And master Planning Board member #2

I’m a little bit disappointed that we had such a repudiation of the City Staff at the last meeting to continue this to go on because what it caused is it caused a lot of expense to the property owner.  It caused a lot of money to be spent — in my opinion — didn’t need to be spent.

But now we’ve gone through this a second time for a little less than an hour and I think we’ve reached the same conclusion we would have had before and I think that, as a Board, we have a police action to support the community and to do things within the ordinance and when we start putting our own opinions and our own feelings in front of ordinance and staff reports we should have some pretty good reasons to do that.  I just think in this case, and I do feel pretty strongly about this, was really an undue burden on the property owner.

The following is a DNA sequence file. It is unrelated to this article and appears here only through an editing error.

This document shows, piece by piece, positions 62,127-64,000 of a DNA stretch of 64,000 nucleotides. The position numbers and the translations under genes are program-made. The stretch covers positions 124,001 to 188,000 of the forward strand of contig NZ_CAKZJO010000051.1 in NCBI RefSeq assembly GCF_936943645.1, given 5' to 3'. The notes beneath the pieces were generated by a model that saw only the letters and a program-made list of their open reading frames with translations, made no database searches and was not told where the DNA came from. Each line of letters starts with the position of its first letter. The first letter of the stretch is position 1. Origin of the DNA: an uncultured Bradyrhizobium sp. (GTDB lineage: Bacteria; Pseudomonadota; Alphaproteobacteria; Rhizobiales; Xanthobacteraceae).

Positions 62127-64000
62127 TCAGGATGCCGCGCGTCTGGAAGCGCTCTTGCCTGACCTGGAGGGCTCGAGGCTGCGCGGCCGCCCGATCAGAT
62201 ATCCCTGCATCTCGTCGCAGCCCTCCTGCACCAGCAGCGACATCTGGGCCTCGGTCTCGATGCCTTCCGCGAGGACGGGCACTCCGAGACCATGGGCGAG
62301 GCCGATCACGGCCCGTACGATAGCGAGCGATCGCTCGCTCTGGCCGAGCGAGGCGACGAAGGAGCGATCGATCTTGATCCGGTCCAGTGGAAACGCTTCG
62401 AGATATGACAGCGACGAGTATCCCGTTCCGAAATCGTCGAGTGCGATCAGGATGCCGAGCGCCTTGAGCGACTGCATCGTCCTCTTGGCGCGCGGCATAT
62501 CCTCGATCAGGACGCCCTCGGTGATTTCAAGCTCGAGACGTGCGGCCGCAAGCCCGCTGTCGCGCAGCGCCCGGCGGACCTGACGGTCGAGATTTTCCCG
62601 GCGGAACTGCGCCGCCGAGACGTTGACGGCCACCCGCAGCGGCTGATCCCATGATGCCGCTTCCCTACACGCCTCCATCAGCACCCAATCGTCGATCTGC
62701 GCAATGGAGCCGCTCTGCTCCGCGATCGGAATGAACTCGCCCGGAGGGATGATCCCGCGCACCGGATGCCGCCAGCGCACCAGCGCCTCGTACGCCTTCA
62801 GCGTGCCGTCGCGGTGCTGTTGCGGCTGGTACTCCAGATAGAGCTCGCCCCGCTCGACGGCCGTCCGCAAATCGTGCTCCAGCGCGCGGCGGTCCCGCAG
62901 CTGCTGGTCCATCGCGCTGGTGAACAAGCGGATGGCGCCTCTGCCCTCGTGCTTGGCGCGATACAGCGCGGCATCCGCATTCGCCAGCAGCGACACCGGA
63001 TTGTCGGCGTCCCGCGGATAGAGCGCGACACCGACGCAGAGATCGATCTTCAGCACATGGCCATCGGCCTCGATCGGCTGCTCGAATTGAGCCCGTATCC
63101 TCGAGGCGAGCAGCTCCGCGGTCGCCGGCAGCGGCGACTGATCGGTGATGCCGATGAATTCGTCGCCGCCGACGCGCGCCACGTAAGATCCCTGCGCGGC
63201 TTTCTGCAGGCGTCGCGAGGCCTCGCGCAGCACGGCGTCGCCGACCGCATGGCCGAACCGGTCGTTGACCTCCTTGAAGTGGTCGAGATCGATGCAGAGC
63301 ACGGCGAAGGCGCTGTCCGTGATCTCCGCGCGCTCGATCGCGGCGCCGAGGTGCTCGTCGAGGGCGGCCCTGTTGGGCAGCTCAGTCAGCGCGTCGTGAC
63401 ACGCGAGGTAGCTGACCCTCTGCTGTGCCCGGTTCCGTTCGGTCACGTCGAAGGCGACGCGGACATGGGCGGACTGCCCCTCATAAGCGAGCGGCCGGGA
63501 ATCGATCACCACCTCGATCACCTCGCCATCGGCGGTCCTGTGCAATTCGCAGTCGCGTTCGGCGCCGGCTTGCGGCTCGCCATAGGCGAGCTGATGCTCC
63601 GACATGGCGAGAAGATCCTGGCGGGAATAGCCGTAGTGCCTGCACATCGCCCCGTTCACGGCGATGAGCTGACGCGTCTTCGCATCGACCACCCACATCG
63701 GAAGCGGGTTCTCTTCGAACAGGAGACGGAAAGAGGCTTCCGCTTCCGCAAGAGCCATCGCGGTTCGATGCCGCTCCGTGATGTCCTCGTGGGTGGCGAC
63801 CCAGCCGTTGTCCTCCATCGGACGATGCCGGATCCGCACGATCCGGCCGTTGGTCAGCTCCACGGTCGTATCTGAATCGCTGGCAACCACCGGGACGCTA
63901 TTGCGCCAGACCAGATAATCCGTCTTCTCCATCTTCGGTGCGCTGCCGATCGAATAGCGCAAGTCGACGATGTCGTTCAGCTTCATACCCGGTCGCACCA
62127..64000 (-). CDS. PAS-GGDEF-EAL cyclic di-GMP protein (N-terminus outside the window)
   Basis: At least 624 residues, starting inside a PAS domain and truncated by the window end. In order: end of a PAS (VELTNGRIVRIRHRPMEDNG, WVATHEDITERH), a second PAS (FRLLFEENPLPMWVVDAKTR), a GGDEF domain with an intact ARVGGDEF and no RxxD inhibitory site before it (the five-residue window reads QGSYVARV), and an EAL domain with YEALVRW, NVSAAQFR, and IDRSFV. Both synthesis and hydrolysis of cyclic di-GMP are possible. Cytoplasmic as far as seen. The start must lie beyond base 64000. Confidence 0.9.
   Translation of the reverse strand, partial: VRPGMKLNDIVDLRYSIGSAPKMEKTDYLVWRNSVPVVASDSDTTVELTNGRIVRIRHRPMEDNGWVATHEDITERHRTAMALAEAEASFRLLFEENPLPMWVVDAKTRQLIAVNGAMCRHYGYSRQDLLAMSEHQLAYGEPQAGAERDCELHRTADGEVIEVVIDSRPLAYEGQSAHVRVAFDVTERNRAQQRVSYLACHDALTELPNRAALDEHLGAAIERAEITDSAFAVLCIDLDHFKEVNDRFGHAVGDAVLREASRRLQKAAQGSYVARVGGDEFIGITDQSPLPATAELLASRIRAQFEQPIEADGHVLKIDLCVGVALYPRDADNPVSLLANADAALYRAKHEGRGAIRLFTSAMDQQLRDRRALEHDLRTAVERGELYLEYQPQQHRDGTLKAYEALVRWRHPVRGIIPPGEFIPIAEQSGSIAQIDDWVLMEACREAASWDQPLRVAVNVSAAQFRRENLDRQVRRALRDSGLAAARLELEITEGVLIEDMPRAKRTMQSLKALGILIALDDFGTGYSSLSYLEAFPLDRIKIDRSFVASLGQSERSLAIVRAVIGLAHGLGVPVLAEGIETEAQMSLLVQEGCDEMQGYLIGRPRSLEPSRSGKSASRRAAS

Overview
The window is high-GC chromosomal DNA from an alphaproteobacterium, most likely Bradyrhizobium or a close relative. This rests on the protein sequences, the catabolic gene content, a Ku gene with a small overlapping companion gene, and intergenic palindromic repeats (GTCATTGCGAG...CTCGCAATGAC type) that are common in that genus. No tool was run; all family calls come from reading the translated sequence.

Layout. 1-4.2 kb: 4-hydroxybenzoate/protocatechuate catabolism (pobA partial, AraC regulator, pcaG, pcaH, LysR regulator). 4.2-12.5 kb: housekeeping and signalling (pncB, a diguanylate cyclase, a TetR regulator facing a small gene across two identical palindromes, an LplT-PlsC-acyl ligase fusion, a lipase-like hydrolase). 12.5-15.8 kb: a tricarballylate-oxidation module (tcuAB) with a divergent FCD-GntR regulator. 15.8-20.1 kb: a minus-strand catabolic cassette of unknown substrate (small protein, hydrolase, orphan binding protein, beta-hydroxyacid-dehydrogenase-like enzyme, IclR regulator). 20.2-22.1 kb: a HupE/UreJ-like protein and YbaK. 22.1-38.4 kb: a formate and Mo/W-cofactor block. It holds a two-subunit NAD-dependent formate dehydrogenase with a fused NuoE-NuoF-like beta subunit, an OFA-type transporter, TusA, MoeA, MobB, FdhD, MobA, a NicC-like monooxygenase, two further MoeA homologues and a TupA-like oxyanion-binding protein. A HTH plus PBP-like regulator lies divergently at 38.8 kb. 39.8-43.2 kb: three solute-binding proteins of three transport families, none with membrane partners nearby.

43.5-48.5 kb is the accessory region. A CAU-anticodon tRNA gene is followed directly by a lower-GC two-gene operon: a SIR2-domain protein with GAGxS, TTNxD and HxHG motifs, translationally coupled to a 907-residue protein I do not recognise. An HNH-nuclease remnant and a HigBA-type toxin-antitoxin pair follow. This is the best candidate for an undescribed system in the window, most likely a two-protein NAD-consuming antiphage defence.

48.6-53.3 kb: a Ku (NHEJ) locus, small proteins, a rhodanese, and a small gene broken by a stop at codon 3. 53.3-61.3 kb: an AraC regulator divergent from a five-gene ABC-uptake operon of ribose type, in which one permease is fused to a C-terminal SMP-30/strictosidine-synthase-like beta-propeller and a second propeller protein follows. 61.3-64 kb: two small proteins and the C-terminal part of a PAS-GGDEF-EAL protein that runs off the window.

Before you scoff and attribute this to which ever  Planning Board member you think is the most development friendly, I’ll stop you right there and point out that statement #1 was made by Sandy Sullivan, Trish Spencer appointee.  Statement #2 was made by Ronald Curtis, Trish Spencer appointee.

Now, there’s a Call for Review by Trish Spencer who isn’t taking the advice of her own appointee who states:

 [W]hen we start putting our own opinions and our own feelings in front of ordinance and staff reports we should have some pretty good reasons to do that.  I just think in this case, and I do feel pretty strongly about this, was really an undue burden on the property owner.